Supplementary material for Machine learning analysis of wearable sensor data from mobility testing distinguishes Parkinson's disease from other forms of parkinsonism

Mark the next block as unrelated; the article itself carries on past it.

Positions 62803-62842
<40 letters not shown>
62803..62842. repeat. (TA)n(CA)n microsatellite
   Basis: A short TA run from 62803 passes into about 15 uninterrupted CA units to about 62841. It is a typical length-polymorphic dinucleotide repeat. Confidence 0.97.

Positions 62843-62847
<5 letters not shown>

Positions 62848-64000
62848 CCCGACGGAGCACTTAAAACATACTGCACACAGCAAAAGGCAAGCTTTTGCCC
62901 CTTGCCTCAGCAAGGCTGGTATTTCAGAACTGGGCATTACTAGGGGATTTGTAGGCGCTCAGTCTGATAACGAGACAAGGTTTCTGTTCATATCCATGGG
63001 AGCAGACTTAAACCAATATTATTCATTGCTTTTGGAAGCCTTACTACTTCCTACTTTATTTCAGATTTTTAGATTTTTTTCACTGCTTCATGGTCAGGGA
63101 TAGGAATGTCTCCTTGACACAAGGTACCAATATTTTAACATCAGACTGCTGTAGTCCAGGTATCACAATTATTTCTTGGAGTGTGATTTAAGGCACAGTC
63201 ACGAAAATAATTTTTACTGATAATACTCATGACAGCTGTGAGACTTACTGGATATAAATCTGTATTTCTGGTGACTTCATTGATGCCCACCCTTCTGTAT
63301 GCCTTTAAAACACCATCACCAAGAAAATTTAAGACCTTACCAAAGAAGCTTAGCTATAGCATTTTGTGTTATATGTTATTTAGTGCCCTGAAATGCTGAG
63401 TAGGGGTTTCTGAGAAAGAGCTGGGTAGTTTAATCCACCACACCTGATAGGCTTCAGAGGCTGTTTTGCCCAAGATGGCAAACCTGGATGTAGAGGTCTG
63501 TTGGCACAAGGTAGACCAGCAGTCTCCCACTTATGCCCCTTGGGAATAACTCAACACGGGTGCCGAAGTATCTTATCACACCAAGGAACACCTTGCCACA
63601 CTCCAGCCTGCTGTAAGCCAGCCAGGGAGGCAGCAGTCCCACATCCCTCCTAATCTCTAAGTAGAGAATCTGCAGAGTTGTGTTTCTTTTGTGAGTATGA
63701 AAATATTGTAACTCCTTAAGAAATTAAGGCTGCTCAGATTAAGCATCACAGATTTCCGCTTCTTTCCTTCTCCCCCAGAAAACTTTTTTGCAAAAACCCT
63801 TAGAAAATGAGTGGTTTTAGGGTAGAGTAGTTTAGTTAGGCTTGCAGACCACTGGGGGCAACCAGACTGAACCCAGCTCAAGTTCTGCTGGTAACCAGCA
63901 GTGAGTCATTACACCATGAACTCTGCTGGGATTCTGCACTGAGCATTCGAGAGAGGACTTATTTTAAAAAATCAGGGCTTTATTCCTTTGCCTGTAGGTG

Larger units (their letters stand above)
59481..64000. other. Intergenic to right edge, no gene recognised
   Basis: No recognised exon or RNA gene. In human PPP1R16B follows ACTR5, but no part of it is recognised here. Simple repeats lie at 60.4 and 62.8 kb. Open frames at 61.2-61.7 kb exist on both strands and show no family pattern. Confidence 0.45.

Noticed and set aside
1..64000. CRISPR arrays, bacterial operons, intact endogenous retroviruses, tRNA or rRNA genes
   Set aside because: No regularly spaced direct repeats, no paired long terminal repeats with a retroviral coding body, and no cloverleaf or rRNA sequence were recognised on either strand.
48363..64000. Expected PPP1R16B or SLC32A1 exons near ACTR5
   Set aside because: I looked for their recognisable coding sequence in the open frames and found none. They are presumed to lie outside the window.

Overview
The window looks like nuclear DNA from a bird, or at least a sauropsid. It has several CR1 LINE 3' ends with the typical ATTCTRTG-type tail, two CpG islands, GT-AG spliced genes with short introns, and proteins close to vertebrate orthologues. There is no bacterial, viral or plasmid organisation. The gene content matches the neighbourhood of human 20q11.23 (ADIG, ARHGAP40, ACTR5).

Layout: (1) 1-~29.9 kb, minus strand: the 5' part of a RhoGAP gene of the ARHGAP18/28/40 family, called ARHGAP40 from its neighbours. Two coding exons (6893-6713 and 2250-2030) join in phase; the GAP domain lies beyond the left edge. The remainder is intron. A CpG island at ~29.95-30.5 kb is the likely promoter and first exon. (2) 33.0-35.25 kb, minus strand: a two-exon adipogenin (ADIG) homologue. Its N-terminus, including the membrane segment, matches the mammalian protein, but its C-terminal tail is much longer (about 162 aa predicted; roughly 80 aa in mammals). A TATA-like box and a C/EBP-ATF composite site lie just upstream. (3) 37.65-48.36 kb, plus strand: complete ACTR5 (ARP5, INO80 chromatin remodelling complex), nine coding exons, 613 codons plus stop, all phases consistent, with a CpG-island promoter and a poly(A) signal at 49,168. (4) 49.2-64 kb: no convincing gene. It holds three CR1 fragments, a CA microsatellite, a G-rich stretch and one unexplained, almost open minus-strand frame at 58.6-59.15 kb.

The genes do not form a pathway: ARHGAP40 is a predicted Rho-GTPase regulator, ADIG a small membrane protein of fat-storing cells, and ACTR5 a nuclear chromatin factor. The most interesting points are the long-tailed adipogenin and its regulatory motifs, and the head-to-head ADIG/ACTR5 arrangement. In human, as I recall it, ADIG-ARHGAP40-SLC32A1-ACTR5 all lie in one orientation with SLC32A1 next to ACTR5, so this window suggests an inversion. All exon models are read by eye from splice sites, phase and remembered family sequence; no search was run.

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Parkinson's Disease (PD) and other forms of parkinsonism share characteristic motor symptoms, including tremor, bradykinesia, and rigidity. This overlap in the clinical presentation creates a diagnostic challenge, underscoring the need for objective differentiation tools. In this study, we analyzed wearable sensor data collected during mobility testing from 260 PD participants and 18 participants with etiologically diverse forms of parkinsonism. Our findings illustrate that machine learning-based analysis of data from a single wearable sensor can effectively distinguish idiopathic PD from non-PD parkinsonism with a balanced accuracy of 83.5%, comparable to expert diagnosis. Moreover, we found that diagnostic performance can be improved through severity-based partitioning of participants, achieving a balanced accuracy of 95.9%, 91.2% and 100% for mild, moderate and severe cases, respectively. Beyond its diagnostic implications, our results suggest the possibility of streamlining the testing protocol by using the Timed Up and Go test as a single mobility task. Furthermore, we present a detailed analysis of several case studies of challenging scenarios commonly encountered in clinical practice, including diagnostic uncertainty at the initial visit, and changes in clinical diagnosis at a subsequent visit. Together, these findings demonstrate the potential of applying machine learning on sensor-based measures of mobility to distinguish between PD and other forms of parkinsonism.



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